— Earlier this summer, the Violet Crown Cinema in Austin, TX wrote to see if I’d be interested in screening my first feature film St. Nick (2009) in early August, shortly before my new picture opened at the same theater. I immediately said yes. I’d decided long ago to let the film’s lack of distribution serve as a badge of honor; there was some abstract value to be derived from its scarcity, and I was happy to let this screening foment its reputation. That being said, I hadn’t seen the film myself in over three years. I was cautious towards its qualities. As the date of the screening grew closer, I pulled it up on my computer one evening and pressed play.

Let’s jump forward now a few weeks, to the drive from Dallas to Austin on the day of that screening. In the car with me are Augustine, my wife, and Adam Donaghey, one of St. Nick’s producers. We have endeavored, as a challenge unto ourselves, to listen to the same song ten times in a row. This road-trip pastime, devised by a friend and I over the course of many jaunts between Los Angeles and Texas, might seem like an endurance test, especially when some of the songs we’ve anointed in the past are taken into consideration (that they include some grating quality is always a given), but the hope is always that quantity will give way to some hidden quality, and that within the literally decadent repetition of, say, Guns N’ Roses’ November Rain, endurance will give way to an appreciation that will give way—theoretically—to something approaching ecstasy. To be sure, we’ve never broken down the terms of this auditory dare in such certain terms, nor have we ever derived anything particularly transcendent out of listening to (for example) Give It Away Now by the Red Hot Chili Peppers for nearly one straight hour. But it’s all in the trying.

On this trip, we have chosen a particular pop song by a particular artist who, in the weeks ahead, will gain such notoriety that I now hesitate to cite his or her name—I don’t want this experience to be contextualized by culture. What is important is that the song is particularly good. We are aware of this going into it, and we know that we’re setting ourselves up for an ordeal that will be painless at worst. What we don’t expect is that, after ten listens, we don’t want to stop. As the miles drift by out the window, the song infects us with its ebullience. We ultimately listen to it twenty times over the course of the drive, and upon arrival in Austin we still aren’t ready to quit it. We disembark from our journey full of a rare joy.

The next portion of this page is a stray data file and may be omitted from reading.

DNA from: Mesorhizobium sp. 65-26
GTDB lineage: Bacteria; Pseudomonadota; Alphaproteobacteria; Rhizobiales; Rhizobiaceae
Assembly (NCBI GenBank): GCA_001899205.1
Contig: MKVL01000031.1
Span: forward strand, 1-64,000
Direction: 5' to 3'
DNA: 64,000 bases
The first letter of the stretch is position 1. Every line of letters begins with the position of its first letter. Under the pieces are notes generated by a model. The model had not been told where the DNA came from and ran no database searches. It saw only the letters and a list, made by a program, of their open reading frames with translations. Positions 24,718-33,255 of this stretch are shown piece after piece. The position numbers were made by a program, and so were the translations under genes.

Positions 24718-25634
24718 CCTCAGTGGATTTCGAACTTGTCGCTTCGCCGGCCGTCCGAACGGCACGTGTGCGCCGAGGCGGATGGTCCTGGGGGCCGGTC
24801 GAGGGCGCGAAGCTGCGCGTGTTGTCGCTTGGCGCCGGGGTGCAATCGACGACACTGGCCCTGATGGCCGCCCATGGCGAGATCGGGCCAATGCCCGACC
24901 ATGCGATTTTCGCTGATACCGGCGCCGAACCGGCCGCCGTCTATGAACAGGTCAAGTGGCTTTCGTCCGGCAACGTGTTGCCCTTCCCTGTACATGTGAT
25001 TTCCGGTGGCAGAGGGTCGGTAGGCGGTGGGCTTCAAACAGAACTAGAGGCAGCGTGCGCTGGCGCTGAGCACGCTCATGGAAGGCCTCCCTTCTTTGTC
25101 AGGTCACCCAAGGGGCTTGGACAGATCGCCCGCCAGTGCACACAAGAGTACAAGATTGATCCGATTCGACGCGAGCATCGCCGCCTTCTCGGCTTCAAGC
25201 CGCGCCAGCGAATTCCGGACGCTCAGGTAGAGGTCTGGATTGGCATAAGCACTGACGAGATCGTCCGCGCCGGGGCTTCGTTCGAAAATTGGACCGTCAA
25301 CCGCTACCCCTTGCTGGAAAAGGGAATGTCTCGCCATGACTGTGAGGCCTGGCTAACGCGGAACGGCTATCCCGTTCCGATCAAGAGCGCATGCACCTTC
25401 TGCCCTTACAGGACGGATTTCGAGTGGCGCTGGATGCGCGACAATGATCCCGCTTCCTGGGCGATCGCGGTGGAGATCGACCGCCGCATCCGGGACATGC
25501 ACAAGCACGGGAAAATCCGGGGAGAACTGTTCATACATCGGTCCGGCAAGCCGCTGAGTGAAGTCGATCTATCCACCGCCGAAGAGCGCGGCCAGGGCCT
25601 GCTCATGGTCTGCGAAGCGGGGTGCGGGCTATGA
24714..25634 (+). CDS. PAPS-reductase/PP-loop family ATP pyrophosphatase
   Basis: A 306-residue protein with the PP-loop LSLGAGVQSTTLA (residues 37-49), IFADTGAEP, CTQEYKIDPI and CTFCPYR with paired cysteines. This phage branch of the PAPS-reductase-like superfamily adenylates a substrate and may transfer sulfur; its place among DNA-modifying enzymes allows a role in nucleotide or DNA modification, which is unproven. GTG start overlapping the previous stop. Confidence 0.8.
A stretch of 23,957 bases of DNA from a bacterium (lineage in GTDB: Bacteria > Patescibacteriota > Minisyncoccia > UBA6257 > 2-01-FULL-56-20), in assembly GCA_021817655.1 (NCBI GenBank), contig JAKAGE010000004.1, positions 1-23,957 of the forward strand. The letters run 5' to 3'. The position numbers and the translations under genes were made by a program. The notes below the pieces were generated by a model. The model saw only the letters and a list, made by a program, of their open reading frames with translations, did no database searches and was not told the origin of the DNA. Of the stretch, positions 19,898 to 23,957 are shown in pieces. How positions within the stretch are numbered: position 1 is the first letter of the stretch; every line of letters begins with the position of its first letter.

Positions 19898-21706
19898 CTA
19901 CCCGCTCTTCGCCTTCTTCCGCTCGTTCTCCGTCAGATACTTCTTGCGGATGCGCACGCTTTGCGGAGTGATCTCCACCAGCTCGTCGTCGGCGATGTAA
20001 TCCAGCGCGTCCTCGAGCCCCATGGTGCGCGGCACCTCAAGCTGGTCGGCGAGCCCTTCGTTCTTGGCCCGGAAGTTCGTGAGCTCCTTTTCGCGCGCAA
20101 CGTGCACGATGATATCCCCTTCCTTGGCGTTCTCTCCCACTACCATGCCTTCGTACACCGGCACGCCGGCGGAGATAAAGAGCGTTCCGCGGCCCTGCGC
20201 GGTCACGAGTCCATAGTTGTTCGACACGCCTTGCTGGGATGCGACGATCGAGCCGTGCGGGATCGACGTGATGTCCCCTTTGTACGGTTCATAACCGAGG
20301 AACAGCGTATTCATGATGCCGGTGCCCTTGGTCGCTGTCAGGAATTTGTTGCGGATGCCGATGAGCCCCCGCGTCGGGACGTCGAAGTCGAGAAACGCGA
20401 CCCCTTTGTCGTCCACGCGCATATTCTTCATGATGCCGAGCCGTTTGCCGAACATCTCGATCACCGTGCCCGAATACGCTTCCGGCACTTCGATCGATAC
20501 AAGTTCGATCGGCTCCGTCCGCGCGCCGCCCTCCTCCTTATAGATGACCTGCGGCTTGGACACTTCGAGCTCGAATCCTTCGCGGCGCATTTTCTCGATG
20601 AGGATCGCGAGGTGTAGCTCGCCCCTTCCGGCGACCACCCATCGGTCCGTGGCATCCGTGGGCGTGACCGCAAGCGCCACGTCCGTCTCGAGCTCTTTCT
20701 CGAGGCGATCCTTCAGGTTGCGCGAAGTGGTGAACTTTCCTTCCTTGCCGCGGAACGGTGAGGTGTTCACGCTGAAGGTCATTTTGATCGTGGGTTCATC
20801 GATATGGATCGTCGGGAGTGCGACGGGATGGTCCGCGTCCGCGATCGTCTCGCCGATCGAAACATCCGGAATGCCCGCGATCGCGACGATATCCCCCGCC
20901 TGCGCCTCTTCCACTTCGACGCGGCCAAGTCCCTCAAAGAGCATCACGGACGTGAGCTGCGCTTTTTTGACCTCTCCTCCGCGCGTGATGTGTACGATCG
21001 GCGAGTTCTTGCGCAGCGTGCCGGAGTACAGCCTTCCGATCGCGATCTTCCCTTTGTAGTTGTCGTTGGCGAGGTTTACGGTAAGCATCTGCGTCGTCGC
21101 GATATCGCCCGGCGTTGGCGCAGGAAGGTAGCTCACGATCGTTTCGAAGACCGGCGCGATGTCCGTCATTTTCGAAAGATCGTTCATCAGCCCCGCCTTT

This is the happiest memory I have from the past few months. It is linked, emotively, circumstantially, to another recent peak: the moment I skipped past a few paragraphs ago and which I’ll now return to the periphery of. I watched St. Nick that night, after pulling it up on my laptop for what I expected to be a curious, cursory glance. I found that I’d forgotten much of it. And also that I loved all of it. I was watching it for as close to the first time as I could. I saw in it all the confidence which I’d been having trouble hanging onto of late. There was a guileless intent to it all, and an enviable clarity. I’d more than a few times in recent memory brushed this film aside, unsure of its value, and now I saw that it had plenty, that it had more than enough, and that it had matured in my ignorance of it. Exactly as I’d presumably planned.

In this way my first feature’s return to the big screen became an event to which I greatly looked forward to, and there was a second anticipation nested within it, a hope creased gently with certainty: perhaps in two or three or four years the movie that has been my immediate concern and the source of no small amount of soul searching will be open to rediscovery; to a surcease of disappointment; to my liking (I won’t go so far as to say loving). This is a wonderful thought.

I am thinking about this again now, in the afterglow of a second trip to the same cinema in Austin, a few weeks after that more vaulted experience. Many people who had come to see the old also stopped by to look at the new. A lot of folks seemed to like it, but my confidence is still borrowing against the future. Upon arriving home after that three hour drive North, I crawl into bed and look online and find that the song which underscored my previous trip has in the past few hours exploded everywhere. I listen to it again—the 21st time, this time live—and know that, however perverse or ironic or postured this corollary might seem, it will forever be tied in my mind to the promise of good things to come.

David Lowery is an American filmmaker. His work, including the award-winning short film PIONEER, has screened and won awards at film festivals around the world, including Sundance, SXSW, Festival Internacional de Cortos FIB (Spain), and Ashland Independent Film Festival. Filmmaker Magazine named him one of the 25 New Faces of Independent Film in 2011. His most recent film AIN’T THEM BODIES SAINTS, received the cinematography award at 2013 Sundance Film Festival, and was part of the Critics’ Week selection at Cannes, 2013.